Liz also noted the strategy of taking the gelding bred by Laurie Cameron to Boekelo last year (they finished fifth individually there), as the Dutch venue is famously packed with spectators on cross country day to give a bit of atmosphere practice. “It’s interesting, because I think Boekelo was the making of him,” she explained. “Because[at] Boekelo he noticed the crowds at the beginning — and here not even once, he just went and did his job. That’s why going to those overseas events is so great for us as riders, and we’re lucky to have those opportunities because it teaches a horse like this to embrace crowds — because he’d never really left North America until then, and now he knows his job.”

Sandra Auffart and Viamanta du Matz. Photo by Tilly Berendt.

Viamant du Matz Makes Short Work with Sandra Auffarth

Keen and impressive in his Kentucky debut was Nikolaus Prinz von Croy’s Viamant du Matz (Diamant de Semilly – Heralina X by Voltigeur le Malin X), 2014 World Champion Sandra Auffarth’s Pratoni partner. The 14-year-old Selle Francais gelding positively skipped around what would be his first 5* test — though his resume certainly boasts enough experience that you’d be forgiven if you thought this level was old news for him. Despite Sandra’s decision not to opt for a 5* competition until now, “Mat” has contested the Tokyo Olympics and also contributed to Germany’s team gold medal in Pratoni in 2022.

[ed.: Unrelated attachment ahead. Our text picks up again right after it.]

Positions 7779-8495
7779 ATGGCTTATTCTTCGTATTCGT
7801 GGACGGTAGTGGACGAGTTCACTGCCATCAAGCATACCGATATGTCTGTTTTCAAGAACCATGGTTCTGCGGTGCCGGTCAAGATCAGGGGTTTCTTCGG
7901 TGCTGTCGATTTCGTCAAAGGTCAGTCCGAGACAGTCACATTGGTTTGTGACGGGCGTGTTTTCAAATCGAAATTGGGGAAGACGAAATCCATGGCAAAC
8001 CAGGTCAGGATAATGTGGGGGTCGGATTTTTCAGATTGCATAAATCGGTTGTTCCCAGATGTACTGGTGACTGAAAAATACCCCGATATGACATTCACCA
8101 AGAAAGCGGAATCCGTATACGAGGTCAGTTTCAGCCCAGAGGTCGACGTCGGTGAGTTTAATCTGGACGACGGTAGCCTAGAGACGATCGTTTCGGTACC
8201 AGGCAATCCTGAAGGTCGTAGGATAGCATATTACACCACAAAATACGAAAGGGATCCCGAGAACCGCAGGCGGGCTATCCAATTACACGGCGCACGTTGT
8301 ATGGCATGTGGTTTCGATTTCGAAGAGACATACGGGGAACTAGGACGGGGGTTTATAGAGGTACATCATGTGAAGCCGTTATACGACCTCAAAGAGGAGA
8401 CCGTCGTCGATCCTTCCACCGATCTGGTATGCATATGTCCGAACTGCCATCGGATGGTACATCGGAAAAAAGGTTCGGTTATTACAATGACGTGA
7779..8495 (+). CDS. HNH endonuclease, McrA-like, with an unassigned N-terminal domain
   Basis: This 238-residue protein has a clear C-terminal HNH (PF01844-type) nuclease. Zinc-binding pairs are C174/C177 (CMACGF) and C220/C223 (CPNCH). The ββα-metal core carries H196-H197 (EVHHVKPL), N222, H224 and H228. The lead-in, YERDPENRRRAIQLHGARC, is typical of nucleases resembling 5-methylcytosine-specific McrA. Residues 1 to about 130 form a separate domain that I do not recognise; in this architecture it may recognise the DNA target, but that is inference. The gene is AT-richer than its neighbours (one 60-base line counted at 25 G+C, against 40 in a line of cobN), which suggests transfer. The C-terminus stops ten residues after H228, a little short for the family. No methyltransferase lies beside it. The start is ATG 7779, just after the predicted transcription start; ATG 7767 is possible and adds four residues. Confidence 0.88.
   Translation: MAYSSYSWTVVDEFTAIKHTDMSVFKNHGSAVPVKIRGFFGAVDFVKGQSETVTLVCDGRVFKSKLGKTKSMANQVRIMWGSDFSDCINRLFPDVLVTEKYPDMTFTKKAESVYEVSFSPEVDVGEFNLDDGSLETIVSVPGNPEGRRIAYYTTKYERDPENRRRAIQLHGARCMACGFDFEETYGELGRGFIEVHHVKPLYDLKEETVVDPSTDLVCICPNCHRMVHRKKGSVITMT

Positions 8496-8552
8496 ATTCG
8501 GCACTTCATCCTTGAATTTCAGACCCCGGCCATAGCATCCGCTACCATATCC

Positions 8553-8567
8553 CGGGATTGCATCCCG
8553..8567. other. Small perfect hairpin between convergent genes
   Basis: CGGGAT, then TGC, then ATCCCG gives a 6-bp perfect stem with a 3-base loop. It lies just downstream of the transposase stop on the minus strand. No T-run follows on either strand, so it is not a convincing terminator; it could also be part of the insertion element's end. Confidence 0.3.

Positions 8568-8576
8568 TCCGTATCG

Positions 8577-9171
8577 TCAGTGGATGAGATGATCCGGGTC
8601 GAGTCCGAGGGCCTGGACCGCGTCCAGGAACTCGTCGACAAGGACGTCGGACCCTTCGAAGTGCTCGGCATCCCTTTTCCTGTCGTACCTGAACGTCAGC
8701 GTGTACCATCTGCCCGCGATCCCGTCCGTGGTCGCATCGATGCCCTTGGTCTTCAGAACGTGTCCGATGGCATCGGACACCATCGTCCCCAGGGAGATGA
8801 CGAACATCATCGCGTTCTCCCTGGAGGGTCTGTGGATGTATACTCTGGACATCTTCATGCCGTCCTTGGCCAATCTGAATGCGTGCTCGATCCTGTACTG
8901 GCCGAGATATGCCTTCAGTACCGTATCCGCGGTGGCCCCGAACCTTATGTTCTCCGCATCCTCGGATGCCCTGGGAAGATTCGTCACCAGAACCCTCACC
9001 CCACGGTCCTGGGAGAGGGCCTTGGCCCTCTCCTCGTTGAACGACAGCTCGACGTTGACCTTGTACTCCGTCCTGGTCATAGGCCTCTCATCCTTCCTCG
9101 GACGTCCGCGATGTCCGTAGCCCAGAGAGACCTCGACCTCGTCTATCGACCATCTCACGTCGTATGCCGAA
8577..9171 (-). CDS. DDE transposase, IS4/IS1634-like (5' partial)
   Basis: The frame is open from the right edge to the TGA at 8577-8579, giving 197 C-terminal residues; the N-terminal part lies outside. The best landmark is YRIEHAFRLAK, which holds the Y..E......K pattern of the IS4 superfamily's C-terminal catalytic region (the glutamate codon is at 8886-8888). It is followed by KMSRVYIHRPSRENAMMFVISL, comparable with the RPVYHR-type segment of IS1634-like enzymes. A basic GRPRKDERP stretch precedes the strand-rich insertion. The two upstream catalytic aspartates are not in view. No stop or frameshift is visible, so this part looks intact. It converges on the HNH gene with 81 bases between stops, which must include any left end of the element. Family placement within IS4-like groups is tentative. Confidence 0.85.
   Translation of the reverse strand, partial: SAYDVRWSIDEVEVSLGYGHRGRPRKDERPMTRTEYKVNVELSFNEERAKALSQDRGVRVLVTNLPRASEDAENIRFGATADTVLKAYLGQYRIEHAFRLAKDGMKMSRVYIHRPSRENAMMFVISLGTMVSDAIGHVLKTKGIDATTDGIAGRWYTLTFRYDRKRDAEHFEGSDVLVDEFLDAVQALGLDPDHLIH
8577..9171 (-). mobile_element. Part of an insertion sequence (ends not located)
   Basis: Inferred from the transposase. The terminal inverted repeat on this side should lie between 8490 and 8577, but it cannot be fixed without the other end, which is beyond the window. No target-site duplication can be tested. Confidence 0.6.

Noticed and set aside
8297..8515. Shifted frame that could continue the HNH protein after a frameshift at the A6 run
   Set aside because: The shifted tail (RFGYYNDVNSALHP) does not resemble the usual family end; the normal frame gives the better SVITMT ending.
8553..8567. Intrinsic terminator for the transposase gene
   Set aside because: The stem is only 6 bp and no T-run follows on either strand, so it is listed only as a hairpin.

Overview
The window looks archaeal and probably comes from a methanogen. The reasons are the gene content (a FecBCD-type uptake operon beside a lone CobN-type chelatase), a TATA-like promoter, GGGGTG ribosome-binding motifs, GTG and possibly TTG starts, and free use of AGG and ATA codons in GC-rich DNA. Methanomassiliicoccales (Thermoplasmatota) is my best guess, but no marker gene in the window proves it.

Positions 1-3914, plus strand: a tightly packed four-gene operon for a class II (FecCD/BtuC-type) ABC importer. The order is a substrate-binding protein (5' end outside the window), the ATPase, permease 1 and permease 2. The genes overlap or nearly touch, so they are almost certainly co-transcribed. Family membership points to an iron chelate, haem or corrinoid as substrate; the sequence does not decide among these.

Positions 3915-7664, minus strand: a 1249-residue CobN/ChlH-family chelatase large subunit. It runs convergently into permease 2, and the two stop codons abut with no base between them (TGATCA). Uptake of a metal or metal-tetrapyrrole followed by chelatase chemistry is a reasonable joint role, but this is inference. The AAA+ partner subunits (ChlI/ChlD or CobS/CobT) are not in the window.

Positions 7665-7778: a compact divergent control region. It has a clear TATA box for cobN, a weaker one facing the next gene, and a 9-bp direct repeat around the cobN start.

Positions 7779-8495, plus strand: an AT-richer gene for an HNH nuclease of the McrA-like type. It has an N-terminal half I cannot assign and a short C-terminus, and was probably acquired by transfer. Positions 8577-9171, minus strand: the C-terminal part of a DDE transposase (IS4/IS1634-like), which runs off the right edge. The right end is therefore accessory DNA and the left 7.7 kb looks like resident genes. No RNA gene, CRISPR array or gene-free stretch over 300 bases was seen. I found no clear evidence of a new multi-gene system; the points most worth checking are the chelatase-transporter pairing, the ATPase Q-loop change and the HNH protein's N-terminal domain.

“Here and there, I had a little moment, but he was very safe just from the “something in-between” distance. He was super — super straight and super focused. He run easily in the time so I’m very, very proud of my horse. He was super fit in the finish, and that is the best thing for a rider, when it comes out of such a big cross country and you feel your horse is fit in the finish, and feels alright and also that the horses enjoy it, that is the best.”

Sandra and Viamant du Matz’s clear round inside the time (11:20) boosted them from ninth after dressage into fourth overnight. It’s been a successful first trip to the Bluegrass State thus far for Sandra, who noted some key differences in this track compared to some other big venues she’s competed at.

“It’s a really interesting countryside with the little hills up and down, but from my feeling, in the right way,” she said. “So it’s work for the horses to go up, but then they can breathe and then it goes again a little bit down, so they can again recover quickly and that makes it fun for both — for the rider and for the horse — and I think that is the best use. In other cross countries, you have sometimes it goes too much up so that you really come to the point that the horse is getting tired, but here it was really, really nice and it’s fun to ride a little bit up and down. It feels really like cross country riding.”